The two 2013 trips in question cost the Government of Sri Lanka up to a staggering 100,000 GBP. The first trip, according to the HCCS Report, took place from 30 March to 5 April 2013. The second trip was in July 2013, and in a strange coincidence (!), Paisley Jr. apparently had great trouble recalling the exact dates of the visit. According the HCCS Report, 

He [Paisley Jr] told me that he had been in his constituency on 6 April 2013 and that his diary entry for that date confirmed this.35 He said he “did not disagree” that he had returned home sometime early on 5 April 2013. Mr Paisley said again that he was less clear about the dates of his second visit to Sri Lanka in 2013. He said he departed on 1 July and his diary was “blank” for that week. From memory, the itinerary had “chopped and changed” but he was home [in Northern Ireland] for the 12 July parades. He said his diary showed he had been in New York City on 13 July and he would not have arrived home in Northern Ireland on 11 or 12 July and then departed the same day for New York. He said he would have returned from Sri Lanka on either 8 or 9 July 2013. Mr Paisley said that “For a whole host of other reasons I try not to tie down my scheduling in such a precise manner as I do not want too many people getting hold of my daily engagements and movements for security reasons and that is even more pronounced when I travel abroad where I have even less control over such matters as personal security.” (p. 22). 

The discreet luxury trips came to public attention when The Telegraph published an article on 8 September 2017, emphatically entitled “The MP, the £100k gifts and the Brexit trade deal: Questions over Ian Paisley Jr’s register of interests after Sri Lanka trip”.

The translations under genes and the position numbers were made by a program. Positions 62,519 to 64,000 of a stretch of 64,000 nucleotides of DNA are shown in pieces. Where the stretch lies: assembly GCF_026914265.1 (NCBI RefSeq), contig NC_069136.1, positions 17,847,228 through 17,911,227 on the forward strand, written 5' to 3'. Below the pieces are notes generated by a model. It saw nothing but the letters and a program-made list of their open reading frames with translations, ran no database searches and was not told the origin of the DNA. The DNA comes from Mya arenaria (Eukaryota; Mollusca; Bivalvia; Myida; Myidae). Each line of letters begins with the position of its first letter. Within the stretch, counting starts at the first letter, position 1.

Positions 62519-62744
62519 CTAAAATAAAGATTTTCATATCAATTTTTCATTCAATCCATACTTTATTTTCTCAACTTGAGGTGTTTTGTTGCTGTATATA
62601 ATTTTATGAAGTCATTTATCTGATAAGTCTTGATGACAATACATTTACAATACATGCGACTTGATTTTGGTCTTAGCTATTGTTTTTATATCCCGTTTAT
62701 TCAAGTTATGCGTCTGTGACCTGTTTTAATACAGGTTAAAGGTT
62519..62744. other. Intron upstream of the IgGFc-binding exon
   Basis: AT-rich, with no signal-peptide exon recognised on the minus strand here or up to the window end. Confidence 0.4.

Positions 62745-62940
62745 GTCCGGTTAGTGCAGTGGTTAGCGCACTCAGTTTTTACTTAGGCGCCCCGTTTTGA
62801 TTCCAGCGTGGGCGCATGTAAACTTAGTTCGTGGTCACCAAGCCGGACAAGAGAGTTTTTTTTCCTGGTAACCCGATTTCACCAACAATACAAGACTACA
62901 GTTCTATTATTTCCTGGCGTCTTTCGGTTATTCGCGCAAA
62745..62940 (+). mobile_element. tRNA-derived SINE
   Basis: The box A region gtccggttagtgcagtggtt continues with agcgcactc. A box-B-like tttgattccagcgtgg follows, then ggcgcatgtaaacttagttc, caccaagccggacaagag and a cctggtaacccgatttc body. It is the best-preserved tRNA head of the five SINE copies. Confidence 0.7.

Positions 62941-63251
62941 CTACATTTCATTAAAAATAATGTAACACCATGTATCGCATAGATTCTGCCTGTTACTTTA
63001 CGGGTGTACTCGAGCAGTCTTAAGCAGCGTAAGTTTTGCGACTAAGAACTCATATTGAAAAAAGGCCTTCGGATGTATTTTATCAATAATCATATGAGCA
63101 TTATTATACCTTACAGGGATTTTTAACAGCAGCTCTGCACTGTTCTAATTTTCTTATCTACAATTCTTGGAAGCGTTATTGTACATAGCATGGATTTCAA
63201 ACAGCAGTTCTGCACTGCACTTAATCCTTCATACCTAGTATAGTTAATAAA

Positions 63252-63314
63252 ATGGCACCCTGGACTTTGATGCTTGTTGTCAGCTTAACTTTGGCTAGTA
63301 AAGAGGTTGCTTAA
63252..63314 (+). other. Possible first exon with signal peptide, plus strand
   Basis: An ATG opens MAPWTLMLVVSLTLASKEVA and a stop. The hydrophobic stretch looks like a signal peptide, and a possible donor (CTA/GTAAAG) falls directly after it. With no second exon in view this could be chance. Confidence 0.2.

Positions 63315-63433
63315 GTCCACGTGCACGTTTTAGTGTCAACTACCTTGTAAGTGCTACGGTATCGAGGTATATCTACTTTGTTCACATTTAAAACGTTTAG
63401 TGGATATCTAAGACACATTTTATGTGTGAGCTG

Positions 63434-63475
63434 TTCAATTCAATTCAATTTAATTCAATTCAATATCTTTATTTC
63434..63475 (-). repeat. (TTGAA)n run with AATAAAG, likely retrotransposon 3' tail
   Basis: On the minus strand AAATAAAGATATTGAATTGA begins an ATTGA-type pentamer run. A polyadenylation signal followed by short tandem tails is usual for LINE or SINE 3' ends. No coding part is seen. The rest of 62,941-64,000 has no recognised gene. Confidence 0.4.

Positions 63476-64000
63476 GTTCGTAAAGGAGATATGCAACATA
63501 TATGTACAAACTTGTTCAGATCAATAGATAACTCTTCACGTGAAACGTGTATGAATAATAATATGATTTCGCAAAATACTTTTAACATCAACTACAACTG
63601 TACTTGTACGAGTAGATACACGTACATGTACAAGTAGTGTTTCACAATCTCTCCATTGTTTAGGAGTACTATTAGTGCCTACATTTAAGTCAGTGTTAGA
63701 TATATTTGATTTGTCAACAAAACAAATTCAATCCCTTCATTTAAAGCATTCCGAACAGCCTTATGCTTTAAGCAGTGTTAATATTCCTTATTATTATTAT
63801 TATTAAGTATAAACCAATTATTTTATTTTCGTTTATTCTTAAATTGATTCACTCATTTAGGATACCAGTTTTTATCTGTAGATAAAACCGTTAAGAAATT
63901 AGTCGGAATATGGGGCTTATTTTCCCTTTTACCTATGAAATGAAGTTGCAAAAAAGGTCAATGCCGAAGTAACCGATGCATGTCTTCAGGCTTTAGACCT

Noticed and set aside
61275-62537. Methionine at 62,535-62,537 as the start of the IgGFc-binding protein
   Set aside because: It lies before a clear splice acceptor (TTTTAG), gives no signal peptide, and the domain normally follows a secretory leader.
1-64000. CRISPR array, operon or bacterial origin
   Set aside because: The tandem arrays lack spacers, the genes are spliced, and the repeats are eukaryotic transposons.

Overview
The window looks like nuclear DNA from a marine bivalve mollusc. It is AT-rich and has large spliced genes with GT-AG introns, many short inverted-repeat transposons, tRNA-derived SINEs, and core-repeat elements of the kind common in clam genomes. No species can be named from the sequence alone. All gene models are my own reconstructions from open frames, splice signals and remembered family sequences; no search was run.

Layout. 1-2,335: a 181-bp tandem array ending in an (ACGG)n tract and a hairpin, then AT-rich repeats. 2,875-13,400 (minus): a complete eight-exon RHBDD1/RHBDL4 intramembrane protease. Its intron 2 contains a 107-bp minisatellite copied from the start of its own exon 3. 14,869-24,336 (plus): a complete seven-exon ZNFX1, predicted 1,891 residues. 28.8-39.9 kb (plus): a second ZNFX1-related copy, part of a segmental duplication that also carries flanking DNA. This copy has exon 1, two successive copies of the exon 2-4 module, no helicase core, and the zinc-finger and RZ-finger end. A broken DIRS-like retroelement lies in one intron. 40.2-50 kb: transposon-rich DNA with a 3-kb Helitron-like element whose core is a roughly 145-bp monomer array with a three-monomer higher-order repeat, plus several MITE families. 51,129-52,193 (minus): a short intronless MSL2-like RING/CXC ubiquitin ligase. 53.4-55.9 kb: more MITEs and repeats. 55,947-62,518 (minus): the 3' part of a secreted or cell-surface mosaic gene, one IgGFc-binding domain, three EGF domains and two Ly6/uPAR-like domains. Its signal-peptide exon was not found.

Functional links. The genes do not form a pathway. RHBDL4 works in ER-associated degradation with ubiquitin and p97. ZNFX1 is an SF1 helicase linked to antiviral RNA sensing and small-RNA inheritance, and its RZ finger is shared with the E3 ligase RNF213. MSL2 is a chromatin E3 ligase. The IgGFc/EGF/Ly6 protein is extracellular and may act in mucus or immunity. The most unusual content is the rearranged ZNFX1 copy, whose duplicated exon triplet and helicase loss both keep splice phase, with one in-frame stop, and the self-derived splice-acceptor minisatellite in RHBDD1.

Some sections of this article are worth quoting: 

Documents seen by the Telegraph show that Mr Paisley took his wife and four children to the country.

They flew business class, stayed in the finest hotels and were provided with a chauffeur-driven Mercedes, all paid for by the Sri Lankan government.

During discussions with [Sri Lankan] officials, he offered to help the state broker an oil deal, saying he had “significant arrangements with national oil suppliers” in Oman and Nigeria.

When the investigation began, Paisley Jr. was quite reluctant to produce accurate information. To quote the HCCS Report: 

On 30 October 2017 Mr Paisley wrote to the Commissioner.30 He said that he believed he had left for Sri Lanka on 29 March 2013 and returned seven days later. He said that he believed the value of the flights was approximately £5,000, quoting economy flights on Sri Lanka Airlines at approximately £800 per person. Mr Paisley said that the dates for his July trip were “less certain”. He believed that he had travelled out on 2 July and was back in the UK by 8 July 2013. He estimated the flight costs at approximately £4,000. Mr Paisley said his visits had been to enable him “to gain a wider knowledge of the political and social situation on the ground in Sri Lanka” although he had no doubt had some free time. His family had accompanied him but had not attended his official meetings. (p. 20). 

The Evidence that the HCCS obtained from The Telegraph is quoted in full below. It is of importance to expose in detail the sheer lavishness of these (futile) expenses, incurred on Sri Lankan tax payers’ money: 

…an itinerary for a visit from 30 March to 5 April 2013, which had been authorised by the Deputy Chief of Protocol and bore the stamp “Ministry of Foreign Affairs  Minister’s Secretariat”; 

– the itinerary included “air transportation from London-Colombo-London”; a Mercedes and a luxury van for the same dates; hotel accommodation from 30 March to 5 April; and “ground transportation”. The cost of the flights was noted to be 8,000 US dollars; 

  • other documents, including: 
    • –  a Sri Lankan Airlines invoice dated 25 March 2013, for return flights for 6 passengers at a cost of 585,035 Sri Lankan rupees per person. The invoiced total was for 3,510,210 rupees, with a request for payment to be sent to the airline’s accounts department; 
    • – three letters reserving hotel accommodation between 30 March and 5 April, which were sent on 25, 27 March and 1 April 2013; 
    •    a reservation sent on 27 March 2013, by the Sri Lankan Ministry of Defence and Urban Development to the Commander of the Air Force, for internal flights for Mr Paisley on 1, 3 and 4 April 2013; 
    • – an invoice from a private helicopter tour company sent on 8 April 2013 to the Ministry of External Affairs for flights between 1 April and 5 April 2013, for the sum of 1,208,197.67 rupees, to be paid by cheque to the company.